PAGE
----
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Extraordinary Stories That Touch The Heart And Challenge The Mind


My late friend, Eileen Stanton, wouldn’t read a novel unless she knew it had a happy ending. She was not at all ambiguous about exactly what a happy ending is, either.

“I don’t want any of the main characters to die, and I want everybody to be happy because they’ve solved all their problems in the story,” she said. “And I don’t want the author to leave me guessing about what happens next when the story ends,” she added. “I want to KNOW what happens next and that it’s all good.”

Obviously she’s not alone in her preference. We wouldn’t have so many books and movies with Sleepless in Seattle happily ever after endings or the good guys defeat the bad guys endings if that wasn’t the case. Happy endings sell books.

A psychologist would probably say we have so many ambiguities and unsolved problems in our real lives that when we seek entertainment or escape, we want to see movies or read novels about situations where all the ambiguities and problems are fixed and tied up with a big red bow.

While I’m not fond of existential endings that leave me scratching my head and wondering what all that means that I just read, I don’t insist on a traditional happy ending. What I want to read and write are novels, whether mystery novels, literary fiction, historical fiction, or YA fantasy with SATISFYING endings.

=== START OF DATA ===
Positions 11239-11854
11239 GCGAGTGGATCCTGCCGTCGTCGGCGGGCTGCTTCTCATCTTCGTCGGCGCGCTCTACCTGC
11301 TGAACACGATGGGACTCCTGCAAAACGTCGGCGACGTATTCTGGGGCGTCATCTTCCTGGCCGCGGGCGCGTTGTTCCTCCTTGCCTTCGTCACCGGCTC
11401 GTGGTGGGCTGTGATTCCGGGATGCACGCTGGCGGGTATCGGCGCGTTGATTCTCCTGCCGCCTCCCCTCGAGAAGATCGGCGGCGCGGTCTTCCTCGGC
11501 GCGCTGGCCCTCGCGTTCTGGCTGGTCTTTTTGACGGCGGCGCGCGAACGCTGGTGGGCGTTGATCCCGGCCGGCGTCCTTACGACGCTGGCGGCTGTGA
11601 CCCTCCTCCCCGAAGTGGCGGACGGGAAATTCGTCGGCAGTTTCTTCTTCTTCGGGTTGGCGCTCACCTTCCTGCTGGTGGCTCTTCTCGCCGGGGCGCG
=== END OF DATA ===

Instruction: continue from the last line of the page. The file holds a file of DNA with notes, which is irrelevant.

Larry McMurtry’s Pulitzer Prize-winning novel Lonesome Dove doesn’t end happily. One of the main characters is dead, and the other is an old man who has lost his ranch and the love of his life. But he’s gained something, too, something better, I would say.

Prince of Tides by Pat Conroy doesn’t have a happy ending since “the prince” has died a tragic death, and so many people had been hurt so deeply, but the main character’s redemption made the ending satisfying.

One of my favorite literary novels, is Alias Grace by Margaret Atwood. At the end, we still don’t know whether or not Grace is a murderer. We only know she didn’t end up with the man she loved, yet we see in the quilt pattern she is making at the end that she has no regrets about any forbidden fruit she has tasted because it gave her life.

That’s not to say that I don’t also love a happy ending, especially the kind of happy ending Anne Tyler is so good at. And of course I loved Sleepless in Seattle. How could you not love that?

My own novels include historical fiction, contemporary fiction, mystery novels and YA fantasy, and the endings are as varied as the genres. I want to know how you feel about endings. Do you need a happy ending? A satisfying ending? An existential question ending? Leave a comment on this page and no matter what your opinion, you’re automatically entered in a contest to win a free copy of my latest novel, Sins of the Empress. (It has what I call a great ending.) Read More 
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